If you have atrial fibrillation, or AFIB, then chances are your heart won’t be winning any prizes for efficiency. In fact, hearts with atrial fibrillation are notoriously inefficient. Imagine for a moment a band where the fiddle plays in one key but the guitar and bass are in different keys. The result is not good! Such is the case with atrial fibrillation.
Hearts in atrial fibrillation are unable to pump enough blood to adequately supply the body with enough blood to stay healthy and well oxygenated. The inefficiency is the result of an irregular -- and sometimes too-rapid -- heart beat caused when the upper chambers of the heart, or atria, are out of sync with the ventricles, or lower chambers of the heart.
Atrial fibrillation is not a heart attack or heart failure and it’s generally not life threatening. However, the symptoms can be bothersome and may include conditions such as shortness of breath, general weakness, heart palpitations, low blood pressure, lightheadedness, chest pain, and confusion. It’s also possible to be asymptomatic and have no symptoms whatsoever.
Regardless of the symptoms experienced, atrial fibrillation should not be taken lightly. It’s a serious condition which requires medical intervention to help the atria and ventricles return to a normal rhythm pattern.
Types of atrial fibrillation: chronic versus paroxysmal
For some people, atrial fibrillation is not a constant companion and episodes may occur only occasionally. Atrial fibrillation that comes and goes is generally referred to as paroxysmal atrial fibrillation.
Persons with paroxysmal atrial fibrillation generally experience symptoms which last only a short time and then resolve on their own. On the other hand, some people may develop chronic atrial fibrillation and are constantly symptomatic.
Although many conditions may contribute to atrial fibrillation, the most common cause is either damage to the heart -- such as from a heart attack or prior heart surgery -- or some type of abnormality to the structure of the heart itself, such as abnormal heart valves or a congenital heart defect. Other causes include conditions such as high blood pressure, natural aging, heart disease, sleep apnea, emphysema, infections, thyroid problems, pneumonia, stimulants, family history, alcohol consumption, and sick sinus syndrome.
Guidelines for seeking treatment
Sometimes, it’s hard to know when to seek medical attention, especially if the condition is not life-threatening. If you’ve never been diagnosed with atrial fibrillation and experience symptoms, you should work with your health care professional to determine if you have atrial fibrillation or a different heart condition so that the condition can be treated appropriately.
Because chest pain could be a symptom of a more serious underlying condition -- such as a heart attack -- it’s important to seek medical attention immediately if you experience chest pain. This is true even if you have a prior diagnosis of atrial fibrillation.
Complications from atrial fibrillation can be quite serious and include both stroke and heart failure. Because the complications can be life threatening, it’s important to work with your health care professional to diagnose your atrial fibrillation and develop a treatment plan.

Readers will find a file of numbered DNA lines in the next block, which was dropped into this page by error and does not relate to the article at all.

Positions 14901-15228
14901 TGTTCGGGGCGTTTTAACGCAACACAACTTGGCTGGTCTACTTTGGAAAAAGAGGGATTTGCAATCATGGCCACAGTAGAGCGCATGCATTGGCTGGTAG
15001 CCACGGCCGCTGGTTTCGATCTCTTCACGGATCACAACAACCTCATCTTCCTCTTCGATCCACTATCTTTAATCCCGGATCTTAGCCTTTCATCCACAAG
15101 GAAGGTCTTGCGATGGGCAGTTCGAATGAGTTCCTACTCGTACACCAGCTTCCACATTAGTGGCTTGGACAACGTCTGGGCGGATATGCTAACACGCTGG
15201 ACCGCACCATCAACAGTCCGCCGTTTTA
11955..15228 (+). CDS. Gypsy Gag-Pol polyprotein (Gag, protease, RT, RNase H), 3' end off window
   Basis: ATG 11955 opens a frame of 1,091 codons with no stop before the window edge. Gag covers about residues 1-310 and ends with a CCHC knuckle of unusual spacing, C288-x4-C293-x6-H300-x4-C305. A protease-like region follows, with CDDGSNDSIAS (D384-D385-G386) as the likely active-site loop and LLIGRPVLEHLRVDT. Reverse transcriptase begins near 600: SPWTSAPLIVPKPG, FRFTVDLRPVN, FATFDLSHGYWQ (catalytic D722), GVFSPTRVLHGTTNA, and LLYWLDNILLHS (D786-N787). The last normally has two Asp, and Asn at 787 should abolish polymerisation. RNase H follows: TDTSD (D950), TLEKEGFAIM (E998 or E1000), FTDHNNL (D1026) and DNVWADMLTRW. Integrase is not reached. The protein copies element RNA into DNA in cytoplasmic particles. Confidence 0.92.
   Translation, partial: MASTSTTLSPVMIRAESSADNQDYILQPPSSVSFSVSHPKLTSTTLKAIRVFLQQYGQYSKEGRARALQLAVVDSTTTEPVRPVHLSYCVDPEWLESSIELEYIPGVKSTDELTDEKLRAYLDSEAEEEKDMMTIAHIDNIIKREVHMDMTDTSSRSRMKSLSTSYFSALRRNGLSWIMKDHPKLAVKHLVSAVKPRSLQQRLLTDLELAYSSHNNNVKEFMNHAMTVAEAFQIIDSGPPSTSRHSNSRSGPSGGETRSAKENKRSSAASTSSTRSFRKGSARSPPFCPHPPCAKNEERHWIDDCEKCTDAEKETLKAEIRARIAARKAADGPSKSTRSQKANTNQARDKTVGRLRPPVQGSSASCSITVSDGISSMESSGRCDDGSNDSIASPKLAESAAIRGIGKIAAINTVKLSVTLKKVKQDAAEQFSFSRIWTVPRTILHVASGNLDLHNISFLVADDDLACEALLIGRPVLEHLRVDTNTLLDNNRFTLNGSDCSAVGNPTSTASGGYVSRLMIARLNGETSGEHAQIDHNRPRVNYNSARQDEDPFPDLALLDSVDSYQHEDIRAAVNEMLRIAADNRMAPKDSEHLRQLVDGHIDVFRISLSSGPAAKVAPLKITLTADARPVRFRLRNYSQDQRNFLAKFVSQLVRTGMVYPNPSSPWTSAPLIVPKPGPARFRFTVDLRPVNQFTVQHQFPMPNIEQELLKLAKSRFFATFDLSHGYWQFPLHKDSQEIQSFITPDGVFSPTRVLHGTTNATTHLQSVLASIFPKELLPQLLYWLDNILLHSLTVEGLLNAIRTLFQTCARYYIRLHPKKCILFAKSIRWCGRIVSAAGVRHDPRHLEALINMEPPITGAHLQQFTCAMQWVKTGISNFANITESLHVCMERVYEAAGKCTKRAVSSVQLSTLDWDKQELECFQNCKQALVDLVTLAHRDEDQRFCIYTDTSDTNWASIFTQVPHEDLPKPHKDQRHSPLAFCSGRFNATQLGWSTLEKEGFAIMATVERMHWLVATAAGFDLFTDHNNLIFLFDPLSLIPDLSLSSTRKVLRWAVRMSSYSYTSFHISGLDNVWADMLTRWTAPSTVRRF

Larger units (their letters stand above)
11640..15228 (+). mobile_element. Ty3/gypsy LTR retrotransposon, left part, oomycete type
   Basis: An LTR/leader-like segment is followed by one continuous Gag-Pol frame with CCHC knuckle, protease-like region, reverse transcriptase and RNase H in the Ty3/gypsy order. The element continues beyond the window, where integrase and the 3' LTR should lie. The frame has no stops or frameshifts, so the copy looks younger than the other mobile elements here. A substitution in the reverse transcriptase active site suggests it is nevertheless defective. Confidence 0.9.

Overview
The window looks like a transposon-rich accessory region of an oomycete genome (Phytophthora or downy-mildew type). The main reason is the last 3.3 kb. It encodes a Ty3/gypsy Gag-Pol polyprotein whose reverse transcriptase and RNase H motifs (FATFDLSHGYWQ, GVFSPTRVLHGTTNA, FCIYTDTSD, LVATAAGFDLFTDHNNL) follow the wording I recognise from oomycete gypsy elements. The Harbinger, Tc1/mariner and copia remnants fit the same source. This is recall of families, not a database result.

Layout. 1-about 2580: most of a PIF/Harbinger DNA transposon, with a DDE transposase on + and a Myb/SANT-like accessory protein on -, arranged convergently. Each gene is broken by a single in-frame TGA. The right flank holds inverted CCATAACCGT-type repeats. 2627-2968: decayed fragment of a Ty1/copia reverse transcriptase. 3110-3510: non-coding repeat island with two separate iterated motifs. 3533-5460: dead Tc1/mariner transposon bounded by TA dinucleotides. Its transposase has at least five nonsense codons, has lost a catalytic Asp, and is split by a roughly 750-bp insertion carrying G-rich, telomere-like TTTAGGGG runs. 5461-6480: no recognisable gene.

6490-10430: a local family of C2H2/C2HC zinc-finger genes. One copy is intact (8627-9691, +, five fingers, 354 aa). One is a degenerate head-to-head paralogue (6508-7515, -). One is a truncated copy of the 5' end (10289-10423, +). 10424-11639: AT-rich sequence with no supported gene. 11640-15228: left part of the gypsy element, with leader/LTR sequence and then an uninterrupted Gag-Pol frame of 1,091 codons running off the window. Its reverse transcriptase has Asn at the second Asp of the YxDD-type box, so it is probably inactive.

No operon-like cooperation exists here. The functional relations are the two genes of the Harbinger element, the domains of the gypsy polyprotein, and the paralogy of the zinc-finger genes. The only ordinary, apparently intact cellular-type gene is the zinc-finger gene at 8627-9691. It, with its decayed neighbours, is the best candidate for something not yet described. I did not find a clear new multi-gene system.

Atrial fibrillation should be treated in order to avoid the development of blood clots and to reset the heart’s rhythm back to normal patterns. In addition, you’ll want to identify any underlying causes and treat those triggering conditions as well.
Some of the treatments that your health care professional may prescribe include:
• Cardioversion. Cardioversion attempts to reset the heart rate back to normal. This can be accomplished with various medications and is usually conducted in a hospital setting so that heart rates can be monitored during the process. Sometimes, your physician may recommend electrical cardioversion.
In electrical cardioversion, a shock is delivered to the heart which causes it to temporarily stop and then restart in normal rhythm. Medications may be prescribed after electrical cardioversion to help maintain normal heart rhythm.
• Controlling heart rates: medication. Sometimes, cardioversion doesn’t work. When this happens, the goal is to control the heart rate and try to slow it down to a more normal range -- generally between 60 and 100 beats per minute. This is usually accomplished by the use of medications such as Lanoxin, calcium channel blockers, beta blockers, and ACE inhibitors.
• Controlling heart rates: atrioventricular (AV) node ablation. AV node ablation is used when traditional medications either don’t work or have too many side effects to be tolerated. A thin tube or catheter is inserted and radiofrequency energy is used to prevent the atria from "talking" to the ventricles. A pacemaker is then inserted to establish and maintain normal heart rhythm.
Blood thinners are generally required afterwards to minimize the risk of clot formation and stroke. Your physician may prescribe medications such as Warfarin or Coumadin or Dabigaran, also known as Pradaxa. Your physician may also recommend that you limit your salt intake, improve your diet, limit alcohol consumption, quit smoking, and increase physical activity.
Atrial fibrillation, The Mayo Clinic. 11 Feb 2011. http://www.mayoclinic.com/health/atrial-fibrillation/DS00291
Stephen S. Ryan, PHD. Atrial Fibrillation Overview. Atrial Fibrillation: Resources for Patients. 2011.
Reviewed September 7, 2011
by Michele Blacksberg R.N.
Edited by Jody Smith